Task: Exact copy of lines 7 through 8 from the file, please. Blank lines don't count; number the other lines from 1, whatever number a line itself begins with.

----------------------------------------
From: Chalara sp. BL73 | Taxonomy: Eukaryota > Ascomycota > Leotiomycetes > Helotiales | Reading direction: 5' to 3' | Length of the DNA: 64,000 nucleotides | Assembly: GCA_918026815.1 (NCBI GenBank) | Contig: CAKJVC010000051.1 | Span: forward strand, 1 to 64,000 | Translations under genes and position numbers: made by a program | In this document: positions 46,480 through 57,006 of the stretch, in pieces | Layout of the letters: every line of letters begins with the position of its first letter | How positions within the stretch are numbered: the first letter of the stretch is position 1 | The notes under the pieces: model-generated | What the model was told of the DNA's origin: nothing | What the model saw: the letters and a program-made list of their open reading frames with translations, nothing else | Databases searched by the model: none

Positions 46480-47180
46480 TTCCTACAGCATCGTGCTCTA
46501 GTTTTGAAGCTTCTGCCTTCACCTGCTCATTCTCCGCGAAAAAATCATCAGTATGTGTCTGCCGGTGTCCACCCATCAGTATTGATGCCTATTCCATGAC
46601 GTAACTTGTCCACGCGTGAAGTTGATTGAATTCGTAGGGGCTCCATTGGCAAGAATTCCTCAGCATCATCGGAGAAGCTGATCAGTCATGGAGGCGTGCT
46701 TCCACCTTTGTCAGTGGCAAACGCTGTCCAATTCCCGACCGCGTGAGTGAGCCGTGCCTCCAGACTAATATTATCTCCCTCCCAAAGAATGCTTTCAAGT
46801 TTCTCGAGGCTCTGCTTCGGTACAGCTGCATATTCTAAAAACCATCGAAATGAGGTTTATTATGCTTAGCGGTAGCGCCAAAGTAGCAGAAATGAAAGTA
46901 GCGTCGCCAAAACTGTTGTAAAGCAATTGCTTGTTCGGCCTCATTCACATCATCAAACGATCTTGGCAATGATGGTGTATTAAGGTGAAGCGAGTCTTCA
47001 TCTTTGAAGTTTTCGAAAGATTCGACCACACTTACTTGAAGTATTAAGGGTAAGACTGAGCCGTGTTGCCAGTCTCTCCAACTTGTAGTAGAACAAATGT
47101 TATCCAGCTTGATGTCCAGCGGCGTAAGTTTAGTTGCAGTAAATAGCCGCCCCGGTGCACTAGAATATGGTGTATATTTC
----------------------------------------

46801 TTCTCGAGGCTCTGCTTCGGTACAGCTGCATATTCTAAAAACCATCGAAATGAGGTTTATTATGCTTAGCGGTAGCGCCAAAGTAGCAGAAATGAAAGTA
46901 GCGTCGCCAAAACTGTTGTAAAGCAATTGCTTGTTCGGCCTCATTCACATCATCAAACGATCTTGGCAATGATGGTGTATTAAGGTGAAGCGAGTCTTCA